The power of women in dairying communities of eastern and southern Africa

Isabelle Parsons, Marlize Lombard

Research output: Contribution to journalArticlepeer-review

8 Citations (Scopus)


Today, African pastoralist communities are often viewed as male-dominated or ‘patriarchal’. This is/was, however, not always the case. This paper explores the role of women in non-Bantu-speaking herding groups of eastern Africa, such as the Maasai, Samburu and Nuer, whose socio-economic lifeways are/were largely centred on dairying activities. It touches on the archaeology of milk and briefly compares what is known about women’s roles in eastern Africa with that of women in southern African Khoe communities, who are traditionally associated with herding and dairying in the region. It demonstrates that women are/were respected milk managers in several pastoralist communities, controlling access and consumption, and that among the Nama Khoe of southern Africa they were powerful, well-respected members of a household unit and of the community. This is in contrast with notions of male-dominated pastoralism in eastern Africa and with the behaviours of Bantu-speaking stock keepers and farmers in southern Africa. In conclusion, the paper contemplates the potential time depth of strong women’s roles in dairying societies in Africa.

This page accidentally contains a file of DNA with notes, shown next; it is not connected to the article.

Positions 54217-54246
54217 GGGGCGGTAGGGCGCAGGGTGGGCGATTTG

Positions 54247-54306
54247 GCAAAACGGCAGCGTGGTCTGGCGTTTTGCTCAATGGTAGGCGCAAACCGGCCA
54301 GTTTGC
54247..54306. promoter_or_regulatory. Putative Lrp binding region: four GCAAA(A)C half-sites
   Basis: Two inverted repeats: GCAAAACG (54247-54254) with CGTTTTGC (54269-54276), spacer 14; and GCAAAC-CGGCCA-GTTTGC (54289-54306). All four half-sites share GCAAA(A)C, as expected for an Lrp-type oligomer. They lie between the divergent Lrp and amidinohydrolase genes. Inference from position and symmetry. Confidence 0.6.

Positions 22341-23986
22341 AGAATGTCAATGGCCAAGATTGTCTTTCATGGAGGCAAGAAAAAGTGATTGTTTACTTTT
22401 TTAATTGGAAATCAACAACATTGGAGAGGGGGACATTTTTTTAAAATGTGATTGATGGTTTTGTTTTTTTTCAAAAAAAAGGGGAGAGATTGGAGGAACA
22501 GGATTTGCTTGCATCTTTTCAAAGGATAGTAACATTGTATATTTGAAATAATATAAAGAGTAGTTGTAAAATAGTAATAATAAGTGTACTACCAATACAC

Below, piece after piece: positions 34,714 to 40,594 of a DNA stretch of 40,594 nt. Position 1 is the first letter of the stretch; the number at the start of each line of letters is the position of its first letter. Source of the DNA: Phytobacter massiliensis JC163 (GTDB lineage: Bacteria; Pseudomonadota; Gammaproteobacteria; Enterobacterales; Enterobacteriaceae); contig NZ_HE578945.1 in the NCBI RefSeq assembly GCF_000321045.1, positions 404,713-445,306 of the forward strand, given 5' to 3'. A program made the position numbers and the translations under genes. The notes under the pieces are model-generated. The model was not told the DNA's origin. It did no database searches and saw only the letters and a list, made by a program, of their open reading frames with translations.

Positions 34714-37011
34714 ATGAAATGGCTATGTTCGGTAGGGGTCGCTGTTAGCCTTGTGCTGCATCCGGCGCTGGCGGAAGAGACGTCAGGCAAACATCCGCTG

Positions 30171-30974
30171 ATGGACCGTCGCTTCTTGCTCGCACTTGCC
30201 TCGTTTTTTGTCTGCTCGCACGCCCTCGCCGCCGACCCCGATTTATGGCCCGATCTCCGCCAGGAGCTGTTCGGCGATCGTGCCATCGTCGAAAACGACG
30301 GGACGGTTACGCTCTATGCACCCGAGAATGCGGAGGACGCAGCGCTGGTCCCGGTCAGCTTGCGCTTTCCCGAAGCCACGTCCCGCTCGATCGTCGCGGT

Original languageEnglish
Pages (from-to)33-48
Number of pages16
Issue number1
Publication statusPublished - 2 Jan 2017


  • Khoe women
  • dairying societies
  • eastern Africa

ASJC Scopus subject areas

  • Archeology (arts and humanities)
  • Archeology


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